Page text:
Recently our family had occasion for an autumn walk at Amberley Park.. The leaves were just beginning to change, and some to fall, brittle, down upon the earth. And the children had just a delightful time in piling them together, and sprinting like Olympic long jumpers, down an invisible track, and into the pile. Oh, to be a child again! And to be able to enjoy God’s creation, whether in old age or young. That is the primary lesson I want to draw, autumn by autumn, from the changing of the leaves. God is a marvelous Creator; and the changing of the seasons also reminds us of His promise to be a marvelous Preserver, too. “While the earth remains, seedtime and harvest … shall not cease" (Genesis 8:22). And the reds and yellows that signify the onset of fall remind us of that every October.
But the leaves have something else to teach us – especially in those days when, after their brilliant chameleon act, they fall to the earth dry, and brown, and dead … crackling under our feet, and soon to be blown away like chaff and forever forgotten. Because here in the deadness of autumn’s leaves is a portrait of lost mankind in his own deathly falling down into the earth. “The wicked” says Psalm 1, “are like chaff which the wind drives away.” Or, if you read the famous poet George Gordon (Lord Byron), the wicked are like the autumn leaves, fallen from the trees and never to return to their heights again.
That’s what Lord Byron wrote in his famous poem, “The Destruction of Sennacherib”, which is based on the biblical events described in 2 Kings 18-19. Sennacherib, king of the Assyrians, was threatening to sack Jerusalem and raze it to the ground. And godly King Hezekiah trembled within his palace. And he prayed! And. in the night, the angel of the Lord passed over the Assyrian encampments and slew 185,000 of Sennacherib's men in their sleep. Or, as Lord Byron put it majestically:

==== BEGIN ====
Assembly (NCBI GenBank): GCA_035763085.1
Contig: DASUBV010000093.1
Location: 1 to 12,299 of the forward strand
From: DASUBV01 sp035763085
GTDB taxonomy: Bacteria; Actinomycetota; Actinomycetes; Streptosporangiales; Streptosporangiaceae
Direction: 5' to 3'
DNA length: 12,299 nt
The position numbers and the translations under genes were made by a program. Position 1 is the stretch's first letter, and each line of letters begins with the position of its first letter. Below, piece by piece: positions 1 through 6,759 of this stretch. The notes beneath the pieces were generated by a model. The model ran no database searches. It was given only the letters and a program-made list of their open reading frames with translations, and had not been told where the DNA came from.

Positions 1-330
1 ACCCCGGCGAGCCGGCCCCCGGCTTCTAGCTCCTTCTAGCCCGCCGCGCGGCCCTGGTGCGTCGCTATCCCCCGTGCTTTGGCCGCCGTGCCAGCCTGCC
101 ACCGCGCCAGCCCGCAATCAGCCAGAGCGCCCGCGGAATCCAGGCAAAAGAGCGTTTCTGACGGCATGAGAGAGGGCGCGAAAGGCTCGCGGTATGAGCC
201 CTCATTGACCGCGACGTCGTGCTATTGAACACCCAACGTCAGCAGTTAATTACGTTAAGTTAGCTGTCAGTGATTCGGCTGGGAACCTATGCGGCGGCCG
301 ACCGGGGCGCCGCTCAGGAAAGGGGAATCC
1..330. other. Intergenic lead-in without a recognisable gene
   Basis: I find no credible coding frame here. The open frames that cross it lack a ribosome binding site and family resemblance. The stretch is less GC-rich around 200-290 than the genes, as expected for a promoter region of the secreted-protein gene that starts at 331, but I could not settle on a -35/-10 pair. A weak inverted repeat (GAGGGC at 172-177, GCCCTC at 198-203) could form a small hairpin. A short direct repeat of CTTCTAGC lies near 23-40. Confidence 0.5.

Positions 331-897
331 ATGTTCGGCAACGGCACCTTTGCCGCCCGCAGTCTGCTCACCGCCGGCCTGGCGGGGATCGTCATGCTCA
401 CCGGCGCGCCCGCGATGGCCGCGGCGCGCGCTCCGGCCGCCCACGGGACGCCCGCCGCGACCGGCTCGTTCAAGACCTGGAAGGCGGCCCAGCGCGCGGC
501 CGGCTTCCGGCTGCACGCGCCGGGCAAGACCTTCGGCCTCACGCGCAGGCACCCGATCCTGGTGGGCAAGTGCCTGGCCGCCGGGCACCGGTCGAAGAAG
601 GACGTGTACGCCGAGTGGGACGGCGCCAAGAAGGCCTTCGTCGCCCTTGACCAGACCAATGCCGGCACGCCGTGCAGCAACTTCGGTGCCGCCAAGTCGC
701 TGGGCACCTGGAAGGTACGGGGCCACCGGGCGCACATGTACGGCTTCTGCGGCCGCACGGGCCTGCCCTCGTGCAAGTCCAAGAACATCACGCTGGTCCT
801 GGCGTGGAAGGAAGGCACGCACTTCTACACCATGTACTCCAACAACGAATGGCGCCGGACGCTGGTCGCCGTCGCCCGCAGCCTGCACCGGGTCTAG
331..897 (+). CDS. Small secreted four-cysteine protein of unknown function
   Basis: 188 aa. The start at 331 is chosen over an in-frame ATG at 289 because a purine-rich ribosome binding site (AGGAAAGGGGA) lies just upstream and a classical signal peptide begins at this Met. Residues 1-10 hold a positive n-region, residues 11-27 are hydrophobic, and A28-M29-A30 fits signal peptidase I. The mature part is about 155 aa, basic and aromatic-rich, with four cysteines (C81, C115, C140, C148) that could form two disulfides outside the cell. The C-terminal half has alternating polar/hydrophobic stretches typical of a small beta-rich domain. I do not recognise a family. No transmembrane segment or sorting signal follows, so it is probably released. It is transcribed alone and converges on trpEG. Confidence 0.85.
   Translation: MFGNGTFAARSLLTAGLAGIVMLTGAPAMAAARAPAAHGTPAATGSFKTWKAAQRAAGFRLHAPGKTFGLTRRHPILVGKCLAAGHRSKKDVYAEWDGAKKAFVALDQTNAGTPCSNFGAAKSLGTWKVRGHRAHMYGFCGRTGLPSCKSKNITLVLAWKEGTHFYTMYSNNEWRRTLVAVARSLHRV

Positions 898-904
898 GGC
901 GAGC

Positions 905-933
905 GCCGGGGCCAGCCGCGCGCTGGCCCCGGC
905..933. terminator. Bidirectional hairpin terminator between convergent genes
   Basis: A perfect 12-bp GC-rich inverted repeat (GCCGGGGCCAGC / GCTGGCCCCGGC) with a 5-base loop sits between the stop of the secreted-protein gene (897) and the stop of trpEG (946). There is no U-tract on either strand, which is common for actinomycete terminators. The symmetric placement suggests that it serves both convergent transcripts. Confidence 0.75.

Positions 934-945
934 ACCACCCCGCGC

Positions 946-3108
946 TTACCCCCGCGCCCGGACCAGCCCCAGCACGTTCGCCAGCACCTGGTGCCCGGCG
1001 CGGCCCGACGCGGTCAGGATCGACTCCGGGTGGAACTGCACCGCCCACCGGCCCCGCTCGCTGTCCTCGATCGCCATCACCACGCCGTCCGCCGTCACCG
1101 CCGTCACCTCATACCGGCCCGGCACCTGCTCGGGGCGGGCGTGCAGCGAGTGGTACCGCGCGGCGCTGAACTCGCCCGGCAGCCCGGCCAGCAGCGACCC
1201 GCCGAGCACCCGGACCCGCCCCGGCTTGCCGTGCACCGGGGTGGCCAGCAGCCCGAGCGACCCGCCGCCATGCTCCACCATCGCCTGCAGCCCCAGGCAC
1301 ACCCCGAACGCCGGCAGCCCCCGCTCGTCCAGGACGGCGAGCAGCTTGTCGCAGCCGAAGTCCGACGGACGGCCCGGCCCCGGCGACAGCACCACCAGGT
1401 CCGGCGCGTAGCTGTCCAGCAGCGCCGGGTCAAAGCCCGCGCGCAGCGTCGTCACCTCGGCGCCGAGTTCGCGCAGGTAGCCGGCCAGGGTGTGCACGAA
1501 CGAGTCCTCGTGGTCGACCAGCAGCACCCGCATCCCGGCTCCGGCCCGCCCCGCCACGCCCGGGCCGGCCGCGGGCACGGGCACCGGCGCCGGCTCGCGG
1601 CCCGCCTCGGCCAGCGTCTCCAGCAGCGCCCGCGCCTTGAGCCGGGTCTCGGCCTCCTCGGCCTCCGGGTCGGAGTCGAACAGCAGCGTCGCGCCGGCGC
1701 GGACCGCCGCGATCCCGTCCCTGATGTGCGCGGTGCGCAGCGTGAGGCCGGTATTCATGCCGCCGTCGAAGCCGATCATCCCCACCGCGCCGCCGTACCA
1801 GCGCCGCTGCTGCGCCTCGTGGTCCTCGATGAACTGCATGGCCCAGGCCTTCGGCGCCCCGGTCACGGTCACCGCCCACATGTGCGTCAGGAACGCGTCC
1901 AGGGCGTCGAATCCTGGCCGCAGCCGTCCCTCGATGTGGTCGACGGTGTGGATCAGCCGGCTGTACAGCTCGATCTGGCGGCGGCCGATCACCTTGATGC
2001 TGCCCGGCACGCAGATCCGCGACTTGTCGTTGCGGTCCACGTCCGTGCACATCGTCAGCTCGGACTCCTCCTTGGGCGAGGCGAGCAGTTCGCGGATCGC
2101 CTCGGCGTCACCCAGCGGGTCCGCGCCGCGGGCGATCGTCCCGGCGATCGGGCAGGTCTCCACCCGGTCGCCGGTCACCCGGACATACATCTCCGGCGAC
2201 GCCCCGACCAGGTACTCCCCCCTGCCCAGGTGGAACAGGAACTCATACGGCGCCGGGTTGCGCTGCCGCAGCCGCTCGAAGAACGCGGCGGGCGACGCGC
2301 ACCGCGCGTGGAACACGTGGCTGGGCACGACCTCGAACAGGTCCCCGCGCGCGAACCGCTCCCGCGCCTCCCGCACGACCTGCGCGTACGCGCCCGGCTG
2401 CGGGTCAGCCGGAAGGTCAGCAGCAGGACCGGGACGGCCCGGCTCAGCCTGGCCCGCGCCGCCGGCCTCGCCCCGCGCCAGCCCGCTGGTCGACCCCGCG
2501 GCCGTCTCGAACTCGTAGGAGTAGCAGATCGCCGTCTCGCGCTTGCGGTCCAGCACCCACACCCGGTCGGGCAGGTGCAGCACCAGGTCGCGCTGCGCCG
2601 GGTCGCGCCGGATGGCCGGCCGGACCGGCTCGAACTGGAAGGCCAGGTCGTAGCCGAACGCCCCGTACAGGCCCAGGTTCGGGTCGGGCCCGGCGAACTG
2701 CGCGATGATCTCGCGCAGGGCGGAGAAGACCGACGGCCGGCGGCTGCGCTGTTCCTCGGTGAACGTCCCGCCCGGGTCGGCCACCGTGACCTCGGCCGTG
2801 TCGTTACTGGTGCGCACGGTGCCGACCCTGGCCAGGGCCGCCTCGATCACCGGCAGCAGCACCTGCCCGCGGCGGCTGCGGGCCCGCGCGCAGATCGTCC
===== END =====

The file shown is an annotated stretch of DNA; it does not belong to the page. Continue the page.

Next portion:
Like the leaves of the forest when Summer is green,
That host with their banners at sunset were seen:
Like the leaves of the forest when Autumn hath blown,
That host on the morrow lay withered and strown.
The whole poem is worth your time, and I’d urge you to read it … both as a sample of excellent writing, and as a testimony to the power and glory of God. But for now I just draw your attention to Byron’s autumn leaf imagery. The wicked “lay withered and strown”, he says, like the leaves of autumn, fallen dead from the trees. And I say to you, so it will be with all the wicked when such a scene as we find in 2 Kings 19 is repeated on a worldwide scale at the coming of Christ. The wicked will crackle under His feet … and in the eternal flames … like fallen leaves at a campground. And perhaps, in addition to beholding the beauty of the fall, we should also think of this when we hear the leaves crumbling beneath our steps in the weeks that are ahead. God forbid that any of us should continue in our sins, and suffer this fate! And God forbid that we should have no concern over those who are hurtling headlong toward this fate with no sense of what their death will really mean, apart from Christ.
This autumn, then, let us read and apply the lessons of the leaves, both as they bask in the afternoon sun; and as they grind, lifeless, beneath our footfalls. And let us turn ourselves, and point others, to Jesus – our Maker and Preserver, and the giver of autumn's beauty; and also the One who, alone, can save us from being gathered like autumn leaves and thrown into the fire.